Because being a person in the world is hard and you deserve something nice, this is MarieClaire.com's regular column on everything talented young man Timothée Chalamet did that week. You can catch up on last week's here.
Hello, double crested cormorants, and welcome to another edition of This Week in Timothée Chalamet. Can I say something controversial? I am glad it’s August. Summer has gone on too long. I’m sick of sweating my makeup off and traveling too much and having to brave the reek of New York City when it gets hot.
Okay? There, I said it. Now let’s kick this month off right by talking about how Timothée Chalamet broke his social media silence!
Hére we go:
It’s the Italian flag! We’ll take it!
Presumably this is because of his looming attendance at the Venice Film Festival later this month, where the long-awaited Netflix film The King will FINALLY get its premiere.
Here’s something interesting about the Venice Film Festival: Around 1938, the festival runners started getting cosy with fascists, allegedly ignoring jean Renoir's The Grand Illusion as a result. By 1940, this cosiness got more overt and for the 8th, 9th, and 10th years of the Venice International Film Festival’s life, it was largely a propaganda festival for the Nazis and their Axis buddies (albeit smaller than Venice Festivals past and future, and with only participants from Italy, Germany, and Hungary). The three years of that smaller, pro-Nazi festival are now considered “void” by critics, festival runners, and filmmakers because...well, maybe it’s better to pretend they never happened. Turns out, fascists don’t tend to make good movies.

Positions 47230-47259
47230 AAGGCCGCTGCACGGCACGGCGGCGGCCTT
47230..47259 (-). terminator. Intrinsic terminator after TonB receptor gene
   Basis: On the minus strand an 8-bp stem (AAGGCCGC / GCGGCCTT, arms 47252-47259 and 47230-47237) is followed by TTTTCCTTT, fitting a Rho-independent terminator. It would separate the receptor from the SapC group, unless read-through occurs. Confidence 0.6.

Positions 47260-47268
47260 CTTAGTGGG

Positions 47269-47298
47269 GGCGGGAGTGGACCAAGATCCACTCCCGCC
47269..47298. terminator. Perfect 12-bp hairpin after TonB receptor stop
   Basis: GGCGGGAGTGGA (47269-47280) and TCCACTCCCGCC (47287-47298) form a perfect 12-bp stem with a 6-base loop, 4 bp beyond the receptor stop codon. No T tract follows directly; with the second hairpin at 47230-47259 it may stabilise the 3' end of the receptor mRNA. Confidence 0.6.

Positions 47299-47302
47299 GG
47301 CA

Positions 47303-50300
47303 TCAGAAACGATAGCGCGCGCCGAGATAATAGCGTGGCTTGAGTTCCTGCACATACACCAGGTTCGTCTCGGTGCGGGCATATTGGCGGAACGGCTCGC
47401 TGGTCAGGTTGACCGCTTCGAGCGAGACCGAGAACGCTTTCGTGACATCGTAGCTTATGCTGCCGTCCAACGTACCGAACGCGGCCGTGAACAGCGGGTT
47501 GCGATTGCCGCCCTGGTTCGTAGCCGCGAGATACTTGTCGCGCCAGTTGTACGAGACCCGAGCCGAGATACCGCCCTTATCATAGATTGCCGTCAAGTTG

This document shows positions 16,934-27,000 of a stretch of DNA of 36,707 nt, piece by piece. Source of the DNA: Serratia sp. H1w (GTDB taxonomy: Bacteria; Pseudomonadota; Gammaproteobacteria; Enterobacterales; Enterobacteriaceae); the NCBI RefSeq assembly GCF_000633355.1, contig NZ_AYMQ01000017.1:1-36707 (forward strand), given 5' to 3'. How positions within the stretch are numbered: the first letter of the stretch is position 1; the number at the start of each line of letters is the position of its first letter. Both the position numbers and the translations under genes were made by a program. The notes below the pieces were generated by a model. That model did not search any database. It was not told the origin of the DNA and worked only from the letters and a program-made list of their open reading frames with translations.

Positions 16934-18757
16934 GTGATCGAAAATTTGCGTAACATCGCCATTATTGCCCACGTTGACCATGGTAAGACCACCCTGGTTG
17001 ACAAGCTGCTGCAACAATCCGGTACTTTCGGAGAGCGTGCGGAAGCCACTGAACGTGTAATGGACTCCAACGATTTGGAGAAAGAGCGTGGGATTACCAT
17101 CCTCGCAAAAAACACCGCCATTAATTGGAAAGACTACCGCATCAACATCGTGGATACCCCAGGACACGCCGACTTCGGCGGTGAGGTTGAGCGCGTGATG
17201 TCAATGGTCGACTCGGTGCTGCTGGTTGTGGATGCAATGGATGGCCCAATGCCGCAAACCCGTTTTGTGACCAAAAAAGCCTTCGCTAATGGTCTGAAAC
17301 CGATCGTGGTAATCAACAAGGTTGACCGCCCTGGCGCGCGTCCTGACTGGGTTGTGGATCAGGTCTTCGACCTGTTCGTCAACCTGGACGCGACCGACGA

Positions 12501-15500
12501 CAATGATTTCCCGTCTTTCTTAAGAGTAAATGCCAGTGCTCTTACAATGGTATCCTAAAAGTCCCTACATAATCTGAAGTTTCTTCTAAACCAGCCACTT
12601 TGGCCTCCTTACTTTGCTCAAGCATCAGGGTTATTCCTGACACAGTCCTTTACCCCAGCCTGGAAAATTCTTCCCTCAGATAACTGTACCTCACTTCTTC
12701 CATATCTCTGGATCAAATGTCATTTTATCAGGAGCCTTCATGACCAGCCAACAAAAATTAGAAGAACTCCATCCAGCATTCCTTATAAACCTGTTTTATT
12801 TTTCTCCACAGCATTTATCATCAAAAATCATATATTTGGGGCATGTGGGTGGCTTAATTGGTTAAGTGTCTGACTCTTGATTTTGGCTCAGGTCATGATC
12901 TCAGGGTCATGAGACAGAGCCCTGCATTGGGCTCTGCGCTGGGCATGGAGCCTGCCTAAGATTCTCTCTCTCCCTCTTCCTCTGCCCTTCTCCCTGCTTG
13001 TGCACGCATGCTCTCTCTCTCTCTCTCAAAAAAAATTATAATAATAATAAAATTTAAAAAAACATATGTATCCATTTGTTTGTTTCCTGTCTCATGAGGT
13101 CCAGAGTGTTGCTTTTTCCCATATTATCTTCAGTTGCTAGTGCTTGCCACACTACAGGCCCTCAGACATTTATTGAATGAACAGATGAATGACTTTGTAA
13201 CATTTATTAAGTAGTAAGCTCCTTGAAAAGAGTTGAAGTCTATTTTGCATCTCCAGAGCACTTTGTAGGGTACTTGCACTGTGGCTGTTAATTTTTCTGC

More fun film facts: In response to Venice getting all Axis of Evil in 1939, France became pissed and decided to throw its own international film festival in Cannes. For this first iteration, only the film The Hunchback of Notre Dame—William Dieterle’s ode to equality, based loosely on the Victor Hugo novel—was able to be screened. That’s because the festival was shut down when Germany invaded Poland on September 17. Cannes would not get another iteration until 1946, which is considered the first formal Cannes International Film Festival.
TL;DR: Cannes was basically invented as a reaction to Venice getting too pro-Nazi.
Anyway, now that we’ve mentioned The King, we should chat about bowl cuts. You know what I’m talkin’ ‘bout:
Timmy’s bowl cut got memed!
I love Timmy memes so much, and I think I’m even into his bowl cut (very few people above the age of 6 can pull this off, but he’s one I guess) and I’m not alone in thinking this because after last week’s exciting peek at The King, lots of Twitter users started meme-ing the heck out of him.
Here’s what they had to say:
I don’t agree with this but I see where you’re coming from.
Sorry, but Stormy Daniels ruined this comparison for me. (Link SFW, but click at your own peril if you don’t know what I’m talking about.)
And that’s the news! Have a beautiful wéekend.
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